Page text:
BARCELONA (Thomson Reuters Foundation) - Deaths caused by disasters are far higher in poorer countries than in wealthy nations which are better able to warn and protect people, new figures issued on the International Day for Disaster Reduction show.
Of the 1.35 million people killed by natural hazards from 1996 to 2015, 90 percent died in low and middle-income countries, according to the Centre for Research on the Epidemiology of Disasters (CRED), which collects the data.
Over those two decades, 56 percent of deaths were caused by earthquakes and tsunamis, while the rest were due to storms, floods, extreme temperatures, drought, landslides and wildfires.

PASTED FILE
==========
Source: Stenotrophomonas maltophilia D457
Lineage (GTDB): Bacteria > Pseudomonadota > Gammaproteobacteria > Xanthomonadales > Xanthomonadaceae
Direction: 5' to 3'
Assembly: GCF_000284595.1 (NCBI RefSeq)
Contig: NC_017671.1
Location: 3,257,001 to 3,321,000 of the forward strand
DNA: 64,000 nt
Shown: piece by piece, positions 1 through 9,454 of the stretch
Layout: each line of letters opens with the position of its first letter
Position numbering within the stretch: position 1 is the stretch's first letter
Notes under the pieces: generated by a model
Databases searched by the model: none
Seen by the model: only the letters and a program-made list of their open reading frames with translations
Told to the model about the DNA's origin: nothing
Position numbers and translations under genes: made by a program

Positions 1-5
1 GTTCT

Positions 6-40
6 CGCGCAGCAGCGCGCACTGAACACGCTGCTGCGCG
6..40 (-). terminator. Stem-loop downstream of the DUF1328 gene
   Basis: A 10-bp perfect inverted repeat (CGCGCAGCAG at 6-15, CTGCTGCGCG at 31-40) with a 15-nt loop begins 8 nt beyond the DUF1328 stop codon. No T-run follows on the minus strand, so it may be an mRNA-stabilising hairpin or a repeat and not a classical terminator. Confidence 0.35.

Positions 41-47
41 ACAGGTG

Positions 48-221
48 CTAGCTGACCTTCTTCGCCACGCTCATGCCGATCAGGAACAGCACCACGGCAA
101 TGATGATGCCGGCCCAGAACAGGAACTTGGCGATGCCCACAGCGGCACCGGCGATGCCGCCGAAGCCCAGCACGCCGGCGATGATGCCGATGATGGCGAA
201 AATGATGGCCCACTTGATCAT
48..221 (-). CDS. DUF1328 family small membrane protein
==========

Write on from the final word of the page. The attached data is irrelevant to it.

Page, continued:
Here are some facts from a report released on Thursday by CRED and the U.N. Office for Disaster Risk Reduction (UNISDR):
Sources: CRED's Emergency Events Database (EM-DAT), UNISDR
Reporting by Megan Rowling @meganrowling; editing by Katie Nguyen. Please credit the Thomson Reuters Foundation, the charitable arm of Thomson Reuters, that covers humanitarian news, women's rights, trafficking, property rights and climate change. Visit news.trust.org